The facts backing this up are striking. The OECD has studied developed economies over a 20-year period, and it found labour productivity growth was much higher in the countries where it is hardest to fire people. The better you treat a workforce, the better they work. Professor Peter Cappelli studied 122 companies and found that lay-offs most often shrank their future profitability, instead of swelling it.
Yet this is the antithesis of the management consultancy mindset. Stewart says "consultants are the cattle prods of the modern corporation. The chief message to be communicated, in almost all situations, is that you will be expected to work much harder than you ever have before and your chances of losing your job are infinitely greater than you have ever imagined." It's a dark, dehumanised vision of workers as cogs in a machine - and it's been there from the beginning. Frederick Taylor, the founder of management consultancy, compared workers to "an intelligent gorilla" and said "our scheme does not ask for any initiative in a man. We do not care for his initiative."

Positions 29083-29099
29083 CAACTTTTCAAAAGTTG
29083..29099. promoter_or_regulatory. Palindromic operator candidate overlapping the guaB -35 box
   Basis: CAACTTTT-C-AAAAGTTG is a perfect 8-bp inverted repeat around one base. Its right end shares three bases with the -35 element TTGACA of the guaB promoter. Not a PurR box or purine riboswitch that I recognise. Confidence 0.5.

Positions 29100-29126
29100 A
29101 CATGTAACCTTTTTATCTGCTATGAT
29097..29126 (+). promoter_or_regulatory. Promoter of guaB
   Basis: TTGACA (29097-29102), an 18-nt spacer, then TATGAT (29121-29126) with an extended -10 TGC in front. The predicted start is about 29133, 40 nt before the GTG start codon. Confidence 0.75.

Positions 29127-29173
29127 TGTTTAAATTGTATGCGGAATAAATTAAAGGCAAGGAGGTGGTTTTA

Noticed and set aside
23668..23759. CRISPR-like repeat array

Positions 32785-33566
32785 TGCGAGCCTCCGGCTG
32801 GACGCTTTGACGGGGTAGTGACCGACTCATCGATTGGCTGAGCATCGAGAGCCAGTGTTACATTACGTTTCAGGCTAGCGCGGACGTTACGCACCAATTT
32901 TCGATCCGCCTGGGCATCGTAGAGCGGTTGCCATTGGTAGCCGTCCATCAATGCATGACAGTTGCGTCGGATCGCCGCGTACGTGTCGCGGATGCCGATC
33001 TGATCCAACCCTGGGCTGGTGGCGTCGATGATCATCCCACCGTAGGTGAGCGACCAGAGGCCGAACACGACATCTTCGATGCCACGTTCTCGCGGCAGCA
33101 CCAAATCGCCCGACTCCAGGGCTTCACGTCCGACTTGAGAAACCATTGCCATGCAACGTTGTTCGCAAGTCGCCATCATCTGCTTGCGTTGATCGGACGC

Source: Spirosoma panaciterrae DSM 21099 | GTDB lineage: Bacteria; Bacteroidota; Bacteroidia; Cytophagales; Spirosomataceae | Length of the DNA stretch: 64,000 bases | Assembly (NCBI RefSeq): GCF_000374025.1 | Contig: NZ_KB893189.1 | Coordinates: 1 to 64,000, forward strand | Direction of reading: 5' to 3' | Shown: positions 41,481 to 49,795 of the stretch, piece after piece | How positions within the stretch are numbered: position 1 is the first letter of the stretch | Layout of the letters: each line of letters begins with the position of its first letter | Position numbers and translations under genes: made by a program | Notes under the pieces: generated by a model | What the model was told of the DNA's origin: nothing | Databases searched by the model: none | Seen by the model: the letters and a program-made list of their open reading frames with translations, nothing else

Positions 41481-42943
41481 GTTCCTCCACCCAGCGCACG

When challenged, the paltry evidence base of this industry soon becomes clear. Tom Peters, the author of management consultants' bible Excellence, snapped at an interviewer who asked about his way of analysing businesses: "Of course, we all know this is to some extent phoney baloney."
David Craig suggests a simple way to call their bluff. Insist that, from now on, all management consultants are paid by their results. If they promise greater productivity or higher sales, fine: don't pay them until it comes through. Today, almost no management consultancy works on this basis. If they did, they'd all be bankrupt.